Kenya will participate in final clinical trials for a coronavirus vaccine being developed by AstraZeneca and Oxford University.
It will be the second African country to be involved in the trials that were suspended on Wednesday after a participant had a suspected adverse reaction in the UK.
Already more than 1,000 participants have been enrolled in South Africa for the trials.
At least 400 healthcare workers will take part in the Kenyan trials that will be conducted in two coastal towns of Mombasa and Kilifi.
The two towns were in April classified as coronavirus hotspots by the government.
The AstraZeneca-Oxford University vaccine candidate is among nine other vaccine trials being tried in larger groups globally.
Participants will be given two jabs four weeks apart. They will also be allowed to carry on with their daily schedule. Exposure to the virus will not lead to removal from the trials.
The trials will determine the vaccine’s safety, ability to generate protection and effectiveness. Preliminary results of the findings will be out in November.
Development of the potential COVID-19 vaccine has expanded into a Phase III clinical trial in the US to assess the safety, efficacy and immunogenicity of the potential vaccine for the prevention of COVID-19.1
The trial is funded by US Biomedical Advanced Research and Development Authority (BARDA) and the National Institute of Allergy and Infectious Diseases (NIAID), part of the U.S. National Institutes of Health, and led by AstraZeneca.
The NIAID-supported COVID-19 Prevention Network (CoVPN) will participate in the trial.
Mene Pangalos, Executive Vice President, BioPharmaceuticals R&D, said: “We are proud to be collaborating with NIAID to accelerate the development of the potential vaccine.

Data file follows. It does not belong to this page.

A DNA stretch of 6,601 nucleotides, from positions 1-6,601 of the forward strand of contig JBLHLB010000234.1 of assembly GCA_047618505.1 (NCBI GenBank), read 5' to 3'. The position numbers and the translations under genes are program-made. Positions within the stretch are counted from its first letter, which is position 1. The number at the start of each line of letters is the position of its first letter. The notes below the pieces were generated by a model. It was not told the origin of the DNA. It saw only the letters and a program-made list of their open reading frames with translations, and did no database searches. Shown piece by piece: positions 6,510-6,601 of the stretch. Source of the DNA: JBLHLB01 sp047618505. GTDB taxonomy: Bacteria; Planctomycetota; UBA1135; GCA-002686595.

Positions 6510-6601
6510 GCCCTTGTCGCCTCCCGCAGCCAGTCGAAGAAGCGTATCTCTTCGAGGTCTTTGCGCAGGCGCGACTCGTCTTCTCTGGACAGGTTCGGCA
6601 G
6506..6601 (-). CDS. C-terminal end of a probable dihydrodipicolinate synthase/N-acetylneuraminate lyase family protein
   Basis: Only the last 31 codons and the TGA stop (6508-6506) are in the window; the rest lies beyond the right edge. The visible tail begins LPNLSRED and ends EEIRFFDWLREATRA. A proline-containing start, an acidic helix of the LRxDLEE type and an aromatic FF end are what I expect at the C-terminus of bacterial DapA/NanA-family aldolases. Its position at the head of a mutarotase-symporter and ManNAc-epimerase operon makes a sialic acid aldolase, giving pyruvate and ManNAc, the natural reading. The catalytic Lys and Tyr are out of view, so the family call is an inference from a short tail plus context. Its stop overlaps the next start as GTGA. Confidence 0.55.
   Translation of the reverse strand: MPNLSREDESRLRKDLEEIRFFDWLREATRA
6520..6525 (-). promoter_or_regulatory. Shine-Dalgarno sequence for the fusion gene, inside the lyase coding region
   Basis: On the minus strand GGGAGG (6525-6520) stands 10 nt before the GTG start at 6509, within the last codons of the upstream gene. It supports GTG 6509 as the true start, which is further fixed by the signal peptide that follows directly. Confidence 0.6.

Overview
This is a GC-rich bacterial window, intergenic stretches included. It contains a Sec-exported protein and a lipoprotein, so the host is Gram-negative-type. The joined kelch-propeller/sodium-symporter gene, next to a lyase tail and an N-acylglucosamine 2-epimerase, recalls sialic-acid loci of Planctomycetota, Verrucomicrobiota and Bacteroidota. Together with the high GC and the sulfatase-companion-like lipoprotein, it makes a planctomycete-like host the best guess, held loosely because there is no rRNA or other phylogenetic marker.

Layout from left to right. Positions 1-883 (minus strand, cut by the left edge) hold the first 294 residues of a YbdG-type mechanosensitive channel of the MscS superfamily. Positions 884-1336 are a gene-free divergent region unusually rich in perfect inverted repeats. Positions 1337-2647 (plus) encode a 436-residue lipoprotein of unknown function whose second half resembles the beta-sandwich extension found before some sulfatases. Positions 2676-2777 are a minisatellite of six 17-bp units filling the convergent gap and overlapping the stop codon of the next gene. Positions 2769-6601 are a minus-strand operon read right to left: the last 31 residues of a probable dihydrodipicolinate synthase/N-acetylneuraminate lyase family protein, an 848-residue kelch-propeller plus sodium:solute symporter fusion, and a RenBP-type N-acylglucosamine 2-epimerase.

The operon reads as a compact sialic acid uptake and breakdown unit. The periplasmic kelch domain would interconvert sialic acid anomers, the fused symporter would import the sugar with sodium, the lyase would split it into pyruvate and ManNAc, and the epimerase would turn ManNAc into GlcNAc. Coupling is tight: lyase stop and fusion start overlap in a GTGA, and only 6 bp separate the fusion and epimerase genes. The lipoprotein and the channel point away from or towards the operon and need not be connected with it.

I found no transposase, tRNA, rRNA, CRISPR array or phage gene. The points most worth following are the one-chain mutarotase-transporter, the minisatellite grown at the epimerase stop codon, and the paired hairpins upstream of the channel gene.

Should clinical trials demonstrate the vaccine protects against COVID-19 disease and it is approved for use, we will work hard to make it globally available in a fair and equitable manner as rapidly as possible.”
Trial centres across the US are recruiting up to 30,000 adults aged 18 years or over from diverse racial, ethnic and geographic groups who are healthy or have stable underlying medical conditions, including those living with HIV, and who are at increased risk of infection from the SARS-CoV-2 virus.
Centres outside the US are included based on predicted transmission rates of the virus and sites in Peru and Chile are planned to initiate recruitment shortly.
Participants are being randomised to receive two doses of either the potential vaccine or a saline control, four weeks apart, with twice as many participants receiving the potential vaccine than the saline control.
The trial is assessing efficacy and safety of the potential vaccine in all participants, and local and systemic reactions and immune responses will be assessed in 3,000 participants.
Clinical development of the potential vaccine is progressing globally with late-stage Phase II/III trials ongoing in the UK and Brazil, a Phase I/II trial in South Africa and planned trials in Japan and Russia.
These, together with the US Phase III clinical trial will enrol up to 50,000 participants globally. Results from the late-stage trials are anticipated later this year, depending on the rate of infection within the clinical trial communities.